Tilray entered the year with a high short interest at about 48% of shares available for trading, according to data from S3 Partners. That’s pared down to a recent 23%. Aphria’s short interest is about 7.4% of shares available for trading, down from 16% at the start of the year. When investors sell a stock short, they sell a borrowed share with the hopes that they’ll be able to return it by buying the stock at a lower price. When a mass of short sellers rush to cover and prevent further losses, it can drive stocks higher.

For Aphria, analysts expect the company to end fiscal 2021 in May with full-year sales of $534.8 million. They expect sales to grow to $710.3 million in fiscal 2022. On the other hand, Tilray ended its latest fiscal year in December. Analysts expect the company to report full-year sales of $208 million, growing to $277.8 million in the current year. Of course, the merger will cloud any far-reaching estimates.

The mean analyst rating on Tilray is a Hold, according to FactSet, though the mean price target is only $12.20. The average rating on Aphria is Overweight, but the mean price target is $12.60.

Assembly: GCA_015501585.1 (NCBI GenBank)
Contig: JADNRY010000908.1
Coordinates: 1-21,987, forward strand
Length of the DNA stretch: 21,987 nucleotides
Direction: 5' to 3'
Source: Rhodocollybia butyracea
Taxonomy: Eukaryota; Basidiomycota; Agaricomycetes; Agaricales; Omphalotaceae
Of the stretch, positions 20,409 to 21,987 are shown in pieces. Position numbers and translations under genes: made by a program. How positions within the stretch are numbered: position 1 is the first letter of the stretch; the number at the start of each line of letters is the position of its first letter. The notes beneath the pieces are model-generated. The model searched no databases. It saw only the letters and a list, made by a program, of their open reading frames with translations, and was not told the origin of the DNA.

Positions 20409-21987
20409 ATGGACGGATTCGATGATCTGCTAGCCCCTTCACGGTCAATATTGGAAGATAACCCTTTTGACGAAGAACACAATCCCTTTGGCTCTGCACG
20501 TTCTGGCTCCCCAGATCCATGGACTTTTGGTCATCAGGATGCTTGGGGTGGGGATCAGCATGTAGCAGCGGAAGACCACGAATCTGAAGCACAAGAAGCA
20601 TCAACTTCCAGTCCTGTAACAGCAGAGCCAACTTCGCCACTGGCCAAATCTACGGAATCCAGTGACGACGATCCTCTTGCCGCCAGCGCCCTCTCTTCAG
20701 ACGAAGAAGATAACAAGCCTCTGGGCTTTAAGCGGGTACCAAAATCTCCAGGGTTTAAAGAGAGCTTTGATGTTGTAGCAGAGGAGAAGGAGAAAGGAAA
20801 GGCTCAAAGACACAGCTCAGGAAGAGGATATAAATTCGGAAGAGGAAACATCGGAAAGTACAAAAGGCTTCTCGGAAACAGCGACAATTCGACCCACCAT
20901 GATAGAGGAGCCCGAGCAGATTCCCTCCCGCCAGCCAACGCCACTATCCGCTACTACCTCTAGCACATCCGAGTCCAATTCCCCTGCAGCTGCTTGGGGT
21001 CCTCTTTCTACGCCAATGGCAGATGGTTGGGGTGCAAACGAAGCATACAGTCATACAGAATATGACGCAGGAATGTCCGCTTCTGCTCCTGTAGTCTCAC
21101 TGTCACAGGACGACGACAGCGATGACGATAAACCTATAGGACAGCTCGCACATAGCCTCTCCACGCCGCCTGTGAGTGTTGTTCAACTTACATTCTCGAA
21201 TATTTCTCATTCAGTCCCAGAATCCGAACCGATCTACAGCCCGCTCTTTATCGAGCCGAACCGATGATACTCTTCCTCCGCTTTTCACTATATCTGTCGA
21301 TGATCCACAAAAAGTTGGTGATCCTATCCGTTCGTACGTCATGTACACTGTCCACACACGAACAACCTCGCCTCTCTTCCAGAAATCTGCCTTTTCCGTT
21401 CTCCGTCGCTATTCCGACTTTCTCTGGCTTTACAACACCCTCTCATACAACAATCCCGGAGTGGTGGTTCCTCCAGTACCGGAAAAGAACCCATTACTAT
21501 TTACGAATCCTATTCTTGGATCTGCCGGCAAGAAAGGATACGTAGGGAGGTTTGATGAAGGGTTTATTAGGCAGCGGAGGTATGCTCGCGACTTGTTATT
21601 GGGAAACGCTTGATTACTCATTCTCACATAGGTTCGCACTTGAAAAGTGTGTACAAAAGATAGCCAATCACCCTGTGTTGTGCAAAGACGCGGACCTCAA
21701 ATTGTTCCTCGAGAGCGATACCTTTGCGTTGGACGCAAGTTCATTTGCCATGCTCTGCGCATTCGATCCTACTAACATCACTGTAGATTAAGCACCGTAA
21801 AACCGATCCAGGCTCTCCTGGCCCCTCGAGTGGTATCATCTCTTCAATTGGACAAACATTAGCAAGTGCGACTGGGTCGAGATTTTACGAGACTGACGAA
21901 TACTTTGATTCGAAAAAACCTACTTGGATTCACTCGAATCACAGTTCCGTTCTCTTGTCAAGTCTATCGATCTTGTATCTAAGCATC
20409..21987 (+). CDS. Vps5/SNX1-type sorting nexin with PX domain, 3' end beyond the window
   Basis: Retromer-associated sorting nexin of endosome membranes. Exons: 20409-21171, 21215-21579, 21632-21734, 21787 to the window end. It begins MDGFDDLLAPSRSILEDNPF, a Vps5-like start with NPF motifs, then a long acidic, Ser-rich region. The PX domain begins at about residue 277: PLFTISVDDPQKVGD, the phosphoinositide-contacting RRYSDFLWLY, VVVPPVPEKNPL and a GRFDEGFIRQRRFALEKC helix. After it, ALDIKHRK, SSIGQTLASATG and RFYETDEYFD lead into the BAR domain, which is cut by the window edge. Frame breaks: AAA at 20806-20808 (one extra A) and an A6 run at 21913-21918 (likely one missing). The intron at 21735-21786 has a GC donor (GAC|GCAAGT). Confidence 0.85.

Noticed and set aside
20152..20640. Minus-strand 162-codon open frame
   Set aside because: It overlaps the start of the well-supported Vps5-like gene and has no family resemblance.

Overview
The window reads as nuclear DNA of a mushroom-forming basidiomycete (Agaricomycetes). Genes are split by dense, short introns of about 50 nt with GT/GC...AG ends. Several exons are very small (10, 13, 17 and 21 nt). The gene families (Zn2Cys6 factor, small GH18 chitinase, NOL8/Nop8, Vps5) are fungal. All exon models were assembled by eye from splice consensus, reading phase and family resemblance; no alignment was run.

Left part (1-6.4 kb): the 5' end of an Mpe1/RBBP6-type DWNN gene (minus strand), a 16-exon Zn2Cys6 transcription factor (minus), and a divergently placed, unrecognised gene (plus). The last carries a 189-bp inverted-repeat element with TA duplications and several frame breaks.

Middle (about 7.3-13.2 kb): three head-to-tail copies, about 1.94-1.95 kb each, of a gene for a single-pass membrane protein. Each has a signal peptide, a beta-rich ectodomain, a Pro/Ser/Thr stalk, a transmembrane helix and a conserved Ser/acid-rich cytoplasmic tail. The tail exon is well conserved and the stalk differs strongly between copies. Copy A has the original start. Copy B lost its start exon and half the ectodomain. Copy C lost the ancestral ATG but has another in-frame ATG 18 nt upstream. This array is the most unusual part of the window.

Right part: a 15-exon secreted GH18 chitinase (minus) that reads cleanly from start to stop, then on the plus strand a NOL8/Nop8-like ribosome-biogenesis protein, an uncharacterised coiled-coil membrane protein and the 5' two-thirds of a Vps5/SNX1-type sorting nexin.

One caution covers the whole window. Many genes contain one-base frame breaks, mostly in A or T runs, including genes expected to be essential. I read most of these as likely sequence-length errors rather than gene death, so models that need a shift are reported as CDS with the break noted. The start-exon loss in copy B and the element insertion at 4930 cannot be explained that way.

Sundial Growers (SNDL)

Sundial, which once traded above $11, has fallen to penny stock status. In February of last year, the core management team resigned. The company had problems that included a half-ton of cannabis rejected by a customer due to poor quality, MarketWatch reported. Earlier this month, Sundial announced a capital raise that sent shares lower.

The stock bounced back this month amid retail trader interest, it’s up 403% year-to-date. Its market value is at $4.3 billion after Thursday’s pullback. Analysts expect sales to hit $53.1 million for full-year 2020. Consensus estimates call for $62.6 million in 2021.

Aurora Cannabis (ACB)


Aurora Cannabis

was previously one of the most-owned stocks on Robinhood. But the company for several quarters has struggled to hit positive adjusted earnings before interest, taxes, depreciation, and amortization. A new chief executive and some major cost cuts have helped, but it hasn’t won over analysts. None of the 17 analysts listed by FactSet have a Buy rating, while four analysts recently rated it a sell. The mean target price of $9.07 is below recent levels.